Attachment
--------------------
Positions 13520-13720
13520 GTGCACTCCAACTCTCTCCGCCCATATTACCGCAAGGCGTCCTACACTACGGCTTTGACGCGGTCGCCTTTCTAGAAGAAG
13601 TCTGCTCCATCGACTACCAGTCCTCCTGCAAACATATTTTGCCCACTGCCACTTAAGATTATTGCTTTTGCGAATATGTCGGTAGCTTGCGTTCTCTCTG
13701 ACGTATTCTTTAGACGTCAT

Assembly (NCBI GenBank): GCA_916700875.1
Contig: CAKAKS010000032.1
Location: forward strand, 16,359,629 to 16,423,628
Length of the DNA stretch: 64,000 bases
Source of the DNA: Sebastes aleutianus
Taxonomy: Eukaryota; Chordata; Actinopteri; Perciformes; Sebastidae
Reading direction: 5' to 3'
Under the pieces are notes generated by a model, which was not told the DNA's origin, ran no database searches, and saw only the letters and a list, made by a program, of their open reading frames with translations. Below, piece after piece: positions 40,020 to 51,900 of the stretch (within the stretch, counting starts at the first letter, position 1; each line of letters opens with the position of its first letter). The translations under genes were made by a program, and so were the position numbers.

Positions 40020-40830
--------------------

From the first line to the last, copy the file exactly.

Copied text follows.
Positions 13520-13720
13520 GTGCACTCCAACTCTCTCCGCCCATATTACCGCAAGGCGTCCTACACTACGGCTTTGACGCGGTCGCCTTTCTAGAAGAAG
13601 TCTGCTCCATCGACTACCAGTCCTCCTGCAAACATATTTTGCCCACTGCCACTTAAGATTATTGCTTTTGCGAATATGTCGGTAGCTTGCGTTCTCTCTG
13701 ACGTATTCTTTAGACGTCAT

Assembly (NCBI GenBank): GCA_916700875.1
Contig: CAKAKS010000032.1
Location: forward strand, 16,359,629 to 16,423,628
Length of the DNA stretch: 64,000 bases
Source of the DNA: Sebastes aleutianus
Taxonomy: Eukaryota; Chordata; Actinopteri; Perciformes; Sebastidae
Reading direction: 5' to 3'
Under the pieces are notes generated by a model, which was not told the DNA's origin, ran no database searches, and saw only the letters and a list, made by a program, of their open reading frames with translations. Below, piece after piece: positions 40,020 to 51,900 of the stretch (within the stretch, counting starts at the first letter, position 1; each line of letters opens with the position of its first letter). The translations under genes were made by a program, and so were the position numbers.

Positions 40020-40830